- Frijters R: Prednisolone-induced differential gene expression in mouse liver carrying wild type or a dimerization-defective glucocorticoid receptor. BMC Genomics. 2010, 11: 359. 10.1186/1471-2164-11-359.View ArticlePubMedPubMed CentralGoogle Scholar
- Frijters R: Literature-based compound profiling: application to toxicogenomics. Pharmacogenomics. 2007, 8 (11): 1521-1534. 10.2217/146224188.8.131.521.View ArticlePubMedGoogle Scholar
- Merkl M: Microarray analysis of equine endometrium at days 8 and 12 of pregnancy. Biol Reprod. 2010, 83 (5): 874-886. 10.1095/biolreprod.110.085233.View ArticlePubMedGoogle Scholar
- Mitterhuemer S: Escherichia coli infection induces distinct local and systemic transcriptome responses in the mammary gland. BMC Genomics. 2010, 11: 138. 10.1186/1471-2164-11-138.View ArticlePubMedPubMed CentralGoogle Scholar
- Shimizu T: Actions and interactions of progesterone and estrogen on transcriptome profiles of the bovine endometrium. Physiol Genomics. 2010, 42A (4): 290-300. 10.1152/physiolgenomics.00107.2010.View ArticlePubMedGoogle Scholar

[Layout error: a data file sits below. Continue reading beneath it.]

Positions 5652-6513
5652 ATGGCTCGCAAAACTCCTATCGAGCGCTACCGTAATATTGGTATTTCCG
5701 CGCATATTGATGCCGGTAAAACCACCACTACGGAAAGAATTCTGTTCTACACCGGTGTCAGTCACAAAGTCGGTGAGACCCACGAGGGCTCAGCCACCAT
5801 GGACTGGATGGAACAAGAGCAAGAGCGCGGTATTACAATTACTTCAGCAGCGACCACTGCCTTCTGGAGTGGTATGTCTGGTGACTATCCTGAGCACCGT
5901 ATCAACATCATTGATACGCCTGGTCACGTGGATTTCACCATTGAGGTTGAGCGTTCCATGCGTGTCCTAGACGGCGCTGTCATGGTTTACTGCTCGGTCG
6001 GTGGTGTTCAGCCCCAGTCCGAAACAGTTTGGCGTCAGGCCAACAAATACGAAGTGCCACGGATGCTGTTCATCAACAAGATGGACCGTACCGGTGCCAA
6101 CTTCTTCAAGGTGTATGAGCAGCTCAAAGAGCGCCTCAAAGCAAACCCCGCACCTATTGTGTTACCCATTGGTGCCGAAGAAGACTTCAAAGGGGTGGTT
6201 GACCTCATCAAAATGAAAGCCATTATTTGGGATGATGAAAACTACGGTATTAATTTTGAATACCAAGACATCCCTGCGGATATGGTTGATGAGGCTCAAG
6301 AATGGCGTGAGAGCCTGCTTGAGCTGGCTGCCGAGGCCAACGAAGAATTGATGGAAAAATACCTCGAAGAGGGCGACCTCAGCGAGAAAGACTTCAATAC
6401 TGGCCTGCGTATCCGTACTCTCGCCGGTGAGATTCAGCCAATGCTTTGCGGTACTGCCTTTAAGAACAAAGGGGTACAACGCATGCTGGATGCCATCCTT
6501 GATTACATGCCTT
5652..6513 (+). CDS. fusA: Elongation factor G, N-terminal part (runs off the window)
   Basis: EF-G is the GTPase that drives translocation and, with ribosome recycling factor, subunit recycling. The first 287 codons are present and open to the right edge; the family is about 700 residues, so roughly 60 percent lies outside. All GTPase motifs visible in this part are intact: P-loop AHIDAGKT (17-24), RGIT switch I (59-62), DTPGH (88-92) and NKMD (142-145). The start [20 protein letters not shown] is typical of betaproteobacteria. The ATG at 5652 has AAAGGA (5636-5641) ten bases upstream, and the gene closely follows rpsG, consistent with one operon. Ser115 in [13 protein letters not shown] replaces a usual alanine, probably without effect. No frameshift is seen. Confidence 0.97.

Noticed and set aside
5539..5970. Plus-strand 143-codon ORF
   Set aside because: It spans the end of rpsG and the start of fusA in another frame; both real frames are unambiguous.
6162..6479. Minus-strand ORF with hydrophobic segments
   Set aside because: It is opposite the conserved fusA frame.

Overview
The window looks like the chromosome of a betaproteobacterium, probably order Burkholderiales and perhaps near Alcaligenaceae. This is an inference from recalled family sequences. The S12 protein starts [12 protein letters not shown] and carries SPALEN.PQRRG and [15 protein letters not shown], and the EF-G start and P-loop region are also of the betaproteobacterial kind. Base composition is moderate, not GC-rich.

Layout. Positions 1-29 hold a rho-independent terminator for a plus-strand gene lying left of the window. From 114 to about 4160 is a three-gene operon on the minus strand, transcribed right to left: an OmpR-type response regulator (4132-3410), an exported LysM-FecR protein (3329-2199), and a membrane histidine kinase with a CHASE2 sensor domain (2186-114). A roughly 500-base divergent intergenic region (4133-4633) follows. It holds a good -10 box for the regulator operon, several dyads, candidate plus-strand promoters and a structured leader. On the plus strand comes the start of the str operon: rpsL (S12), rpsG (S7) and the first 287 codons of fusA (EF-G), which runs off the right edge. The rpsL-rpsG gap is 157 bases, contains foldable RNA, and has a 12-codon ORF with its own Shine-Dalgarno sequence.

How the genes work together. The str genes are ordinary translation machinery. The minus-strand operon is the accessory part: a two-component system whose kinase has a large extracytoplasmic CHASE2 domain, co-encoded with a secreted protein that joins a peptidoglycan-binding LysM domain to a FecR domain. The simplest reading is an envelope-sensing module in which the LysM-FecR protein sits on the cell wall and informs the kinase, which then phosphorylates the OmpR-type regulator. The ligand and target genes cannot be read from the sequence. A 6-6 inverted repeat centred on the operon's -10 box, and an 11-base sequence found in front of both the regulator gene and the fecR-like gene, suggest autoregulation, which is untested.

- Voice MW, Webster AP, Burchell A: The in vivo regulation of liver and kidney glucose-6-phosphatase by dexamethasone. Horm Metab Res. 1997, 29 (3): 97-100. 10.1055/s-2007-978998.View ArticlePubMedGoogle Scholar
- Franckhauser S: Expression of the phosphoenolpyruvate carboxykinase gene in 3T3-F442A adipose cells: opposite effects of dexamethasone and isoprenaline on transcription. Biochem J. 1995, 305 (Pt 1): 65-71.View ArticlePubMedPubMed CentralGoogle Scholar
- Huson DH: Dendroscope: An interactive viewer for large phylogenetic trees. BMC Bioinformatics. 2007, 8: 460. 10.1186/1471-2105-8-460.View ArticlePubMedPubMed CentralGoogle Scholar
- Huang da W, Sherman BT, Lempicki RA: Systematic and integrative analysis of large gene lists using DAVID bioinformatics resources. Nat Protoc. 2009, 4 (1): 44-57.View ArticlePubMedGoogle Scholar